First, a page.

As a Respiratory Therapist, learning about lung disease is a lifelong endeavor. While you are in RT school, you will be introduced to a myriad of conditions. Learning and understanding some of these diagnoses will come easy to you; others will be more complicated. In my opinion number ONE on the list of common, but seriously complicated respiratory conditions is Asthma. It is crucial that you have a firm grasp on asthma management as you enter your career since the disorder is so prevalent and as an RT you will be charged with educating your patients about the disorder and how to manage it.
Asthma by the Numbers
8% of adults of over the age of 18 have asthma.
7% of children under the age of 18 have asthma.
9.8 million primary care visits each year are attributed to asthma as a primary diagnosis.
1.6 million emergency room visits each year are attributed to asthma as a primary diagnosis.
3524 Americans died from complications due to asthma in 2019.
Why is Asthma so Complicated?
Learning about asthma and all the different ways it is defined can make your head spin. There are many players involved. Mast Cells. Eosinophils. T Lymphocytes. Macrophages. Neutrophils. Epithelial Cells. It’s a lot. It is so complicated, that throughout the years, experts have not been able to agree upon whether it is a “disease” or a “syndrome”. It may seem that the more you learn about asthma the more complicated it gets, but it doesn’t have to be that way.
What is Asthma?
Asthma is a chronic inflammatory condition of the lungs in which the bronchial airways periodically and temporarily narrow in response to a stimulus. Narrowing of the airways is a normal response to harmful substances that may be trying to enter, but in asthmatics, the airways narrow entirely too easily, too frequently, and often in response to things that shouldn’t cause a reaction.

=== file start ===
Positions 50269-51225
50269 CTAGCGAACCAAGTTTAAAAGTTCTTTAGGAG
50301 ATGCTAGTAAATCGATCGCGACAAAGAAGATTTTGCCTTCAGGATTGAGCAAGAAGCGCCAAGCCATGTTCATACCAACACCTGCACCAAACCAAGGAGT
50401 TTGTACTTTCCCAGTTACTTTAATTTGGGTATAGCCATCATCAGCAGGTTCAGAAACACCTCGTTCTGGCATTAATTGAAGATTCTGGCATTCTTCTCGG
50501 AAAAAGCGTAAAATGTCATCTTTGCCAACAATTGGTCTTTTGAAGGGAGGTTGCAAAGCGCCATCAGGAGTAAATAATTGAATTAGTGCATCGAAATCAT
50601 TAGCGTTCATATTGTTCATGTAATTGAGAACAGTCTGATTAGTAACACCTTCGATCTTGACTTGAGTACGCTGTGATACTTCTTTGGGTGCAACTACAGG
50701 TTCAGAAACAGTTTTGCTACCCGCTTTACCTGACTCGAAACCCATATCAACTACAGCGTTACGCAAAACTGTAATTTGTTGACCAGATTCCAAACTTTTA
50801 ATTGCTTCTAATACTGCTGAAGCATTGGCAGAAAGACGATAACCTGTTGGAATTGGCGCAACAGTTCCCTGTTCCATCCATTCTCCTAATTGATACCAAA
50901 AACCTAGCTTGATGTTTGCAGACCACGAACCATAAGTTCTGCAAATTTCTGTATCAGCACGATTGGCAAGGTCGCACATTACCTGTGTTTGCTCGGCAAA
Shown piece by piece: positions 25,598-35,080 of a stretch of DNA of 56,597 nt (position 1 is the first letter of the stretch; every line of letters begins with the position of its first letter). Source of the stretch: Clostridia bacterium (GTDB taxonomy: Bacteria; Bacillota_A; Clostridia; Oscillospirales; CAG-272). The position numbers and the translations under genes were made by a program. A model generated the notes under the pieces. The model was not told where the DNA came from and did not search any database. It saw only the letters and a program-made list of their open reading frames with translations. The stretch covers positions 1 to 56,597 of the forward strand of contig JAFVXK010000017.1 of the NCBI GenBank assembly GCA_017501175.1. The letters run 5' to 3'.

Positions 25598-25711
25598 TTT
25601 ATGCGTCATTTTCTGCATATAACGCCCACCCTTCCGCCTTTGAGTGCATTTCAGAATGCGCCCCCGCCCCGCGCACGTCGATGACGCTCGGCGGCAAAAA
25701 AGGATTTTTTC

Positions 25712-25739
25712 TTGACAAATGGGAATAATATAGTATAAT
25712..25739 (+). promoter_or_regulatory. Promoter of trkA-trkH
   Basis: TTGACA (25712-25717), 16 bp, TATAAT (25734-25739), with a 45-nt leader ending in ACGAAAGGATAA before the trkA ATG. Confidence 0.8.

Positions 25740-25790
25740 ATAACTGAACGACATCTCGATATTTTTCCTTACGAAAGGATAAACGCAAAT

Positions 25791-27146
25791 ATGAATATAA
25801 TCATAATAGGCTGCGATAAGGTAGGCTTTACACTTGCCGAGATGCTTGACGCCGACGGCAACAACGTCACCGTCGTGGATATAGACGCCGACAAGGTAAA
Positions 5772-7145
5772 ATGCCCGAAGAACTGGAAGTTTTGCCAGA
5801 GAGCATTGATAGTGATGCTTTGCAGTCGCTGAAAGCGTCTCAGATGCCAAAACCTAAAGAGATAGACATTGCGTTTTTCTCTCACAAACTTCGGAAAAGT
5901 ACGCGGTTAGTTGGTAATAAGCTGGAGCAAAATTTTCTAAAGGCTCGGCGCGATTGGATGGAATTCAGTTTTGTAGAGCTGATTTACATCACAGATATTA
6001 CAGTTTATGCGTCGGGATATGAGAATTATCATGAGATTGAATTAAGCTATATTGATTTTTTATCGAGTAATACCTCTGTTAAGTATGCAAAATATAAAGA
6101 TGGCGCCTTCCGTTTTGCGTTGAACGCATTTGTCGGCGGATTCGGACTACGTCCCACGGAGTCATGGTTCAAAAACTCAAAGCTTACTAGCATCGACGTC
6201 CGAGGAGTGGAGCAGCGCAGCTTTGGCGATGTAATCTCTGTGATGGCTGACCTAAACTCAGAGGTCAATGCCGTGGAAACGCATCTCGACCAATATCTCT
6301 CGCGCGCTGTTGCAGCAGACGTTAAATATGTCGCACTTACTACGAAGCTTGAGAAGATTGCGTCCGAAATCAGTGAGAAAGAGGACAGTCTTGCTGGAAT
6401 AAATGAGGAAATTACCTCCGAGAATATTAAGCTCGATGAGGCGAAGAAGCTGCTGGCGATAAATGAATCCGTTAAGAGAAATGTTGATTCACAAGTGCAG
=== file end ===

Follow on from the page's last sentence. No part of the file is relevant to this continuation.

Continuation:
What Causes Asthma?
Well, the truth is, we don’t know. Asthma is known to be in part hereditary. Having a relative with asthma certainly increases one’s chance of being diagnosed with it, but it can be very hard to predict. Having parents with asthma makes a person twice as likely to have it, and having a parent and a grandparent diagnosed makes a person four times as likely to have it. There are hundreds of genes that have been identified as linked to asthma and yet genetics doesn’t always predict the diagnosis. Environmental factors play a large part! Asthma is closely associated with allergies and allergies are one of the most common chronic conditions in America. Something like 50 thousand Americans each year suffer with an allergy of some kind or another. In many, many cases, allergens will trigger symptoms of asthma but not always – its complicated!
What Are Asthma Triggers?
Some types of asthma are defined by their triggers, such as: